a fluid conduit operative toYran smit s a id fir fluicl a third valve associated with said fluid conduit and operative for transmitting said first fluid from said first chamber to said second chamber as said cylinder and piston move causing said first chamber to 5 contract and said second chamber to simultaneously expand whereby said first and second fluids are mixed in said second chamber;
a fluid outlet in said cylinder; and
a fourth valve associated with said second end plug and operative for transmitting mixed first and second fluids from sald second chamber to said fluid outlet as said cylinder and piston move causing said second chamber to contract and said first chamber to simultaneously expand.
4. 'The fluid mixing pump of claim 3 wherein the amount of said second fluid supplied to said second (chamber is regulated by means for varying the preexisting volume of said second fluid in said chamber.
5. The fluid mixing pump of claim 3 wherein said first fluid is an incompressible liquid and said second fluid is a compressible gas and where said fluid outlet includes a passage in said second end plug communicating with said second chamber and radially offset from the central axis of said second end plug, and means al lowing rotation of said second end plug relative to said second chamber whereby, the amount of said second fluid entering said second chamber is regulated by the pre-existing amount of said second fluid within said chamber which is a function of the rotative position of said second end plug. I
6. The fluid mixing pump of claim 5 wherein said first valve cyclically supplies said liquid to said first chamber as said cylinder and piston move causing said first chamber to expand and said second chamber to simuluid to said first chamber as said cylinder and piston move causing said first chamber to contract andsaid chamber to simultaneously expand.
7. The fluid mixing pump of claim 6 including: a first fluid inlet passage, said first valve having inlet port means communicating with said first fluid inlet passage and an outlet port communicating with said first chamber, whereby said first valve moves from a first position connecting said first fluid inlet passage to said first chamber to a second position interrupting communication between said first fluid inlet passage and said first chamber. v g 8. The fluid mixing pump of claim 7 wherein: said first valve is rotatably movable from said first position to said second position, and said means for reciprocally driving said piston and cylinder also rotates said first'v'alve.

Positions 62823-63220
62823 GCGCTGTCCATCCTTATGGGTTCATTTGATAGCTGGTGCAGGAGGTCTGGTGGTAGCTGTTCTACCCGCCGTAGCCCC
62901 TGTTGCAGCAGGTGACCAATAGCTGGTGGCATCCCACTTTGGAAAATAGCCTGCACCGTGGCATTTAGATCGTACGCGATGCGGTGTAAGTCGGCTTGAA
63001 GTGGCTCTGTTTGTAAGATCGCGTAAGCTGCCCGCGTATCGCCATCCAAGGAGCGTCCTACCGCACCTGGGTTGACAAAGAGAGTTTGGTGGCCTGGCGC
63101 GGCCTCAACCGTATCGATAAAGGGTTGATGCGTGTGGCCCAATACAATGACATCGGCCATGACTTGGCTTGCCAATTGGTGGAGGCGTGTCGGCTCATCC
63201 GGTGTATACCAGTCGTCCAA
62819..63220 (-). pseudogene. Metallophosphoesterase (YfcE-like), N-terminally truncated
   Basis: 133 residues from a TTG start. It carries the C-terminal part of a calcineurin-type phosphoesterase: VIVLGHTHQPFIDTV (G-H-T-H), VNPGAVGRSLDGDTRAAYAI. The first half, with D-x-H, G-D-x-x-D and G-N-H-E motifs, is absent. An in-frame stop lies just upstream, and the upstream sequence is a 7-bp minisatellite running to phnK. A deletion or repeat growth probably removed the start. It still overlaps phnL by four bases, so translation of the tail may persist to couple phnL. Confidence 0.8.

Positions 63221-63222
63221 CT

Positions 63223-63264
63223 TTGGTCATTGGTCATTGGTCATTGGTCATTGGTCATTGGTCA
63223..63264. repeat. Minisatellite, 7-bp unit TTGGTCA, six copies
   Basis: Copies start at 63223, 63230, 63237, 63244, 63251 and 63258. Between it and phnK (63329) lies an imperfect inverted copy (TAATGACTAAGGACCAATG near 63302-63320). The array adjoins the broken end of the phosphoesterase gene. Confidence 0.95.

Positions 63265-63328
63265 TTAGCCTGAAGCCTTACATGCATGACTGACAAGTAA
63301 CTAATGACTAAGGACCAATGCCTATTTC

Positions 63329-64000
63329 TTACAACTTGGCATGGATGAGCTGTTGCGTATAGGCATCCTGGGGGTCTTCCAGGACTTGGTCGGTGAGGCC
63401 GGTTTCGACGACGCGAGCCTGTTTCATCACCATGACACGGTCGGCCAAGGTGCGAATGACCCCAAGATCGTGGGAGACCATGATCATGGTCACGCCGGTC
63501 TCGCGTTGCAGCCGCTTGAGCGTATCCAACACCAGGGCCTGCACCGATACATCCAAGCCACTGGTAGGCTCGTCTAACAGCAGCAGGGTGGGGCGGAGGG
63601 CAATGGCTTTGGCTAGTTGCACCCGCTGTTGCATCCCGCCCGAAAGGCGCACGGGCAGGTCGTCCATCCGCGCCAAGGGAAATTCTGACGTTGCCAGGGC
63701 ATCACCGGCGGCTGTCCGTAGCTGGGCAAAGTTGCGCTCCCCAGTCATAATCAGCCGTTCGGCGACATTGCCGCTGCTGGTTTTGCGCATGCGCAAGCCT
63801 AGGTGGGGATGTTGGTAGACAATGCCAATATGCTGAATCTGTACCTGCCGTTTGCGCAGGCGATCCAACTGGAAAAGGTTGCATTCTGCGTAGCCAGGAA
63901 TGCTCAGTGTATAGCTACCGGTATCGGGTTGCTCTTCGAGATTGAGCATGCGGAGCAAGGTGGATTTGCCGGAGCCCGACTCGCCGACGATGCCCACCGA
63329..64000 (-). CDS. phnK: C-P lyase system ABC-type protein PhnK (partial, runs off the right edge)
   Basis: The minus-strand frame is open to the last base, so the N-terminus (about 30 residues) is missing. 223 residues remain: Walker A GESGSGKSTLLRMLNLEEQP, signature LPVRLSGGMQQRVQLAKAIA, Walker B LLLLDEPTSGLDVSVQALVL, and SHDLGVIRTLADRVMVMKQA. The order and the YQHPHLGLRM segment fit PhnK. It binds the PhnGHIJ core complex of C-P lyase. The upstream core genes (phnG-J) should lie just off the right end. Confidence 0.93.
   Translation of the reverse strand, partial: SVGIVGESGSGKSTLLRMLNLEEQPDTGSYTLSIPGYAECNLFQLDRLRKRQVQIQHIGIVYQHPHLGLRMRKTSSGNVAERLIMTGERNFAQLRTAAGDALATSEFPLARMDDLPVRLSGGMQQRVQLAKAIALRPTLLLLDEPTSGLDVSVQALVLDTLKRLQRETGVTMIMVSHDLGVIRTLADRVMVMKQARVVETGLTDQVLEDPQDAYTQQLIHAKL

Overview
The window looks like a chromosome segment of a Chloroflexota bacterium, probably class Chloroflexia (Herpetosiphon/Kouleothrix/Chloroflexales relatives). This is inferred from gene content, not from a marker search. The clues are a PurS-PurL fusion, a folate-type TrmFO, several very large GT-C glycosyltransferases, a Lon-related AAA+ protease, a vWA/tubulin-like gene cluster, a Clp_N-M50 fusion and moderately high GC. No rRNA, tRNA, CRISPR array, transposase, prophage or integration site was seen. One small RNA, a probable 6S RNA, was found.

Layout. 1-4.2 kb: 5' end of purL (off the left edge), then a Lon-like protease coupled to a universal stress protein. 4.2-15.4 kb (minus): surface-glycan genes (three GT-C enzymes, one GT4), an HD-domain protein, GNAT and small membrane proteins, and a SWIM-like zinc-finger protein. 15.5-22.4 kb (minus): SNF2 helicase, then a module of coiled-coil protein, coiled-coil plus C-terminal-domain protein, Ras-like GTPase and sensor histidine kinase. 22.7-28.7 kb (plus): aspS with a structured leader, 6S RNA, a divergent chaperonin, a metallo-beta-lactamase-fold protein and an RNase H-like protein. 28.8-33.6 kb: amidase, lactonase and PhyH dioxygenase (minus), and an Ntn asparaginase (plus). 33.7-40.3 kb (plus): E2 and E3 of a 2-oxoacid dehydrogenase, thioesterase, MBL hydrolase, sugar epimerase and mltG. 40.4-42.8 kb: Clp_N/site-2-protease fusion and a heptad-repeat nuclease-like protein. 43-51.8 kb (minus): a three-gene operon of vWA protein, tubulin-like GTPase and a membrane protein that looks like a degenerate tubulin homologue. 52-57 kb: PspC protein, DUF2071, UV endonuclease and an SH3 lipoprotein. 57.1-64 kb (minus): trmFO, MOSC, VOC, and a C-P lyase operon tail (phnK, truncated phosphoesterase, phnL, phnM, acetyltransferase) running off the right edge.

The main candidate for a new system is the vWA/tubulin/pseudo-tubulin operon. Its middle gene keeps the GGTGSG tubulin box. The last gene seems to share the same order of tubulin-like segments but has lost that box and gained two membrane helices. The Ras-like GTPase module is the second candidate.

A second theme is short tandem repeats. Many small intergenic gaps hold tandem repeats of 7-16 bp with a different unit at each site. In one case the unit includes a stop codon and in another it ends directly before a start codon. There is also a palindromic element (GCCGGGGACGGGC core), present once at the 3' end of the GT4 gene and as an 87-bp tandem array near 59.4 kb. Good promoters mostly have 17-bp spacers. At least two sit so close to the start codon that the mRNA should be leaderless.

5% 7' n V V V I wk taneously contract, and shuts off said supply of said liq-'
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|U.S. Classification||417/250, 417/566, 417/460, 417/503, 417/254, 417/265|
|International Classification||F04B13/00, F04B13/02, F04B5/00, F04B53/10, F04B9/02|
|Cooperative Classification||F04B9/02, F04B53/1075, F04B5/00, F04B13/02|
|European Classification||F04B13/02, F04B5/00, F04B9/02, F04B53/10H|
|Jan 26, 1994||AS||Assignment|
Owner name: SPECIALTY EQUIPMENT COMPANIES, INC., ILLINOIS
Free format text: RELEASE BY SECURED PARTY;ASSIGNOR:GENERAL ELECTRIC CAPITAL CORPORATION;REEL/FRAME:006847/0013
Effective date: 19940120
|Jan 24, 1991||AS||Assignment|
Owner name: GENERAL ELECTRIC CAPITAL CORPORATION, ILLINOIS
Free format text: SECURITY INTEREST;ASSIGNOR:SPECIALTY EQUIPMENT COMPANIES, INC., A DE CORP.;REEL/FRAME:005617/0535
Effective date: 19880914
|Aug 11, 1988||AS02||Assignment of assignor's interest|
Owner name: SPECIALTY EQUIPMENT COMPANIES, INC., A DE CORP.
Effective date: 19880803
Owner name: TAYLOR FREEZER COMPANY
|Aug 11, 1988||AS||Assignment|
Owner name: SPECIALTY EQUIPMENT COMPANIES, INC., A DE CORP.
Free format text: ASSIGNMENT OF ASSIGNORS INTEREST.;ASSIGNOR:TAYLOR FREEZER COMPANY;REEL/FRAME:005003/0126
Effective date: 19880803
|Nov 29, 1984||AS||Assignment|
Owner name: TAYLOR FREEZER COMPANY, 750 NORTH BLACKHAWK BOULEV
Free format text: ASSIGNMENT OF ASSIGNORS INTEREST. EFFECTIVE DATE 10/09/84;ASSIGNOR:BEATRICE COMPANIES, INC.;REEL/FRAME:004336/0284
Effective date: 19841108
Owner name: TAYLOR FREEZER COMPANY,ILLINOIS
Free format text: ASSIGNMENT OF ASSIGNORS INTEREST;ASSIGNOR:BEATRICE COMPANIES, INC.;REEL/FRAME:004336/0284